A programmer adapter is one of the first things to get when starting with microcontrollers. Luckily, it is not hard to build a working programmer almost for any microcontroller, as there are tons of open-source projects.
I decided to make my own stk500 compatible programmer, which is taken from tuxgraphics.com. I did not look for the same parts as in the original schematics but used what is on the desk. As a result, I got a mix of through-hole and SMD PCB, which does the job.
Short info about STK500 V2 programmer
This STK500 V2 adapter is a clone of the original AVR STK500 programmer. It works on all leading platforms, including Windows, Linux, BSD, and macOS X. This is mainly because USB to serial converter – FT232RL chip has full driver support. The main reason to build it is that the programmer works in AVRstudio, where microcontrollers can be programmed fluently from the same IDE. Besides, it works fine with AVRDude – which would be the primary application for Linux users. This clone gained quite significant popularity so that you can find many variations – mostly different PCB versions. Therefore, mine is yet another PCB.
STK500 programmer hardware
As I mentioned, this is a quick build from parts found on the shelf; this isn’t the best PCB. Because it uses a mix of SMD and through-hole parts, anyway, it works as supposed, so no problem with that at all. Let’s get into some details. I found an FT232BL chip used in some earlier projects, so I decided to use it instead of the newer FT232RL. It is the pretty same chip but the older generation. Additionally, you need to use an external 6 MHz crystal and a couple more components. Drivers are still supported up to Win 7, so it can even be used actively.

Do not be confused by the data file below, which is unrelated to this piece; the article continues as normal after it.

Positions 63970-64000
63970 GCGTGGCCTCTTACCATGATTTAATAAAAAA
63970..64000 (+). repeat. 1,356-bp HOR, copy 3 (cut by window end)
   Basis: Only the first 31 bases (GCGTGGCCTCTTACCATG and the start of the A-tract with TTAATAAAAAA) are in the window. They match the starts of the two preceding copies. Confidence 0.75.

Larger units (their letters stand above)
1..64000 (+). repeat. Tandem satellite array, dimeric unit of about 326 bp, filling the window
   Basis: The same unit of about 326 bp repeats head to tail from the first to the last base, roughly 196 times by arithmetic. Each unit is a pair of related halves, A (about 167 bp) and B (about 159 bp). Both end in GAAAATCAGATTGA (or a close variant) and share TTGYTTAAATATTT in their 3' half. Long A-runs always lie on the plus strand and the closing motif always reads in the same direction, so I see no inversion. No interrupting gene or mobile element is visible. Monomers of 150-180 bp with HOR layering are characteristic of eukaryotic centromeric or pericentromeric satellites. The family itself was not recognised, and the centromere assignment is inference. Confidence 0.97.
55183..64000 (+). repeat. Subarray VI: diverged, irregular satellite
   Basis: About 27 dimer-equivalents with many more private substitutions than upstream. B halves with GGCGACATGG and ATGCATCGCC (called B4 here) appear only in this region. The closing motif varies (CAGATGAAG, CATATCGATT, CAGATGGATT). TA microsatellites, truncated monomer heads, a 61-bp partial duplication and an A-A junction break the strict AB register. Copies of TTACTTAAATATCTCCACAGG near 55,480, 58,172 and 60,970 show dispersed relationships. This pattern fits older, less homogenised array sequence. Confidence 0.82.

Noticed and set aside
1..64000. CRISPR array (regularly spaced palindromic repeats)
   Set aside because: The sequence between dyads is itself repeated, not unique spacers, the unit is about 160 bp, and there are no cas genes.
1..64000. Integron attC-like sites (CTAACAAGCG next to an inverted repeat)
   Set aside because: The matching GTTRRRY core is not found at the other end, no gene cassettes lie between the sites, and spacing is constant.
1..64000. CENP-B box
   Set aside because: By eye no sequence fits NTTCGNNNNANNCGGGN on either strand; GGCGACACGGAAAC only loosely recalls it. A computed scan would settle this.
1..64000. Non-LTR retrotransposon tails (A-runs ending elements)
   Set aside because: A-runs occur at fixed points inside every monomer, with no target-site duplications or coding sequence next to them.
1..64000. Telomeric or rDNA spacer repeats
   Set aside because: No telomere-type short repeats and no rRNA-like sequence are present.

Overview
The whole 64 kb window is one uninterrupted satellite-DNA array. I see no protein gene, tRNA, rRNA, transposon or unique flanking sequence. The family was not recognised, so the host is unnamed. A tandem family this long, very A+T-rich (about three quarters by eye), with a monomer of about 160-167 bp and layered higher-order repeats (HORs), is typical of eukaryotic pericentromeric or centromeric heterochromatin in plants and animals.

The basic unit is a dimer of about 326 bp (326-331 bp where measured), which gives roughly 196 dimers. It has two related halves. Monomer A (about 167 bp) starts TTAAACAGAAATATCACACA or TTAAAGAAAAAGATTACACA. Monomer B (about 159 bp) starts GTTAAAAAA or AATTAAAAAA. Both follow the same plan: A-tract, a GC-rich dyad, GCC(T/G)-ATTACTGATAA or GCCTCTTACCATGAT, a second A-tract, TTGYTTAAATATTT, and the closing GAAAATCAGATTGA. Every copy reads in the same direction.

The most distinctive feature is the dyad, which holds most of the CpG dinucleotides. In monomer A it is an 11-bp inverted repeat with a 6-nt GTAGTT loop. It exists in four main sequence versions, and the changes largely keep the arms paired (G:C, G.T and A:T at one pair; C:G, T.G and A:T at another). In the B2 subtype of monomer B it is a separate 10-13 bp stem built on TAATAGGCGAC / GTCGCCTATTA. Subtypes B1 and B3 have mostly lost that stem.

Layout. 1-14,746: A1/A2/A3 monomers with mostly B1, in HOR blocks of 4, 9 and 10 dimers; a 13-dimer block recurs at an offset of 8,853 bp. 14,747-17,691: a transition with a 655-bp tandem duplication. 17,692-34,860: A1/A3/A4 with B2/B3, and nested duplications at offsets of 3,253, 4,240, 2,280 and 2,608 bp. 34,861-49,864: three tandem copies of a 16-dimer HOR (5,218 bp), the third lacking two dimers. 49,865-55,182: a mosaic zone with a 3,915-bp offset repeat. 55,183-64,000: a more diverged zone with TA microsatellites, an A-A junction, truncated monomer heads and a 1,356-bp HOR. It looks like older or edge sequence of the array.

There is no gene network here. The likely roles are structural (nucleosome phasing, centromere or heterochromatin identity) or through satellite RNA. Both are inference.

Atmega8 is in a DIP package, which is easier to remove and program with another adapter – which can be a bit problem if building the first programmer. Ask friends to program chip or use a dirty parallel port programmer to flash it.
In this programmer, I used a USB mini-B SMD Connector that came to my hands. There are also solder holes left if you decide to solder a USB cable directly. The programmer has ten pin and six-pin programmer headers. I usually use a six-pin ISP header, so I made cable only for this one.
As I mentioned – you need to program ATmega8 first before use. The latest firmware for it can be found here. And don’t forget to set fuse bits correctly. FYI fuse bits in PopnyProg should be as follows:
Or pass them to AVRdude as follows:
Low byte: 0xEE;
High byte: 0xE9.
Running programmer on AVRStudio
When running programmer in AVRStudio, select STK500 platform and COM port to USB – serial converter assigned. In my case, it is COM5. After clicking Connect… it suggests upgrading programmer firmware – skip by pressing Cancel as the upgrade function won’t work for it. The next screen you’ll see is an STk500 programming dialog where you can select the device and program it.
Just a little note about ISP mode settings! If you are trying to flash a new AVR where the default 1MHz clock is running, you should select the proper ISP frequency as it has to be less than ¼ the target.
To flash 1MHz Atmega, you should go with 115.2 kHz, while 8MHz will do fine with 1.845 MHz.
Download project files: stk500usb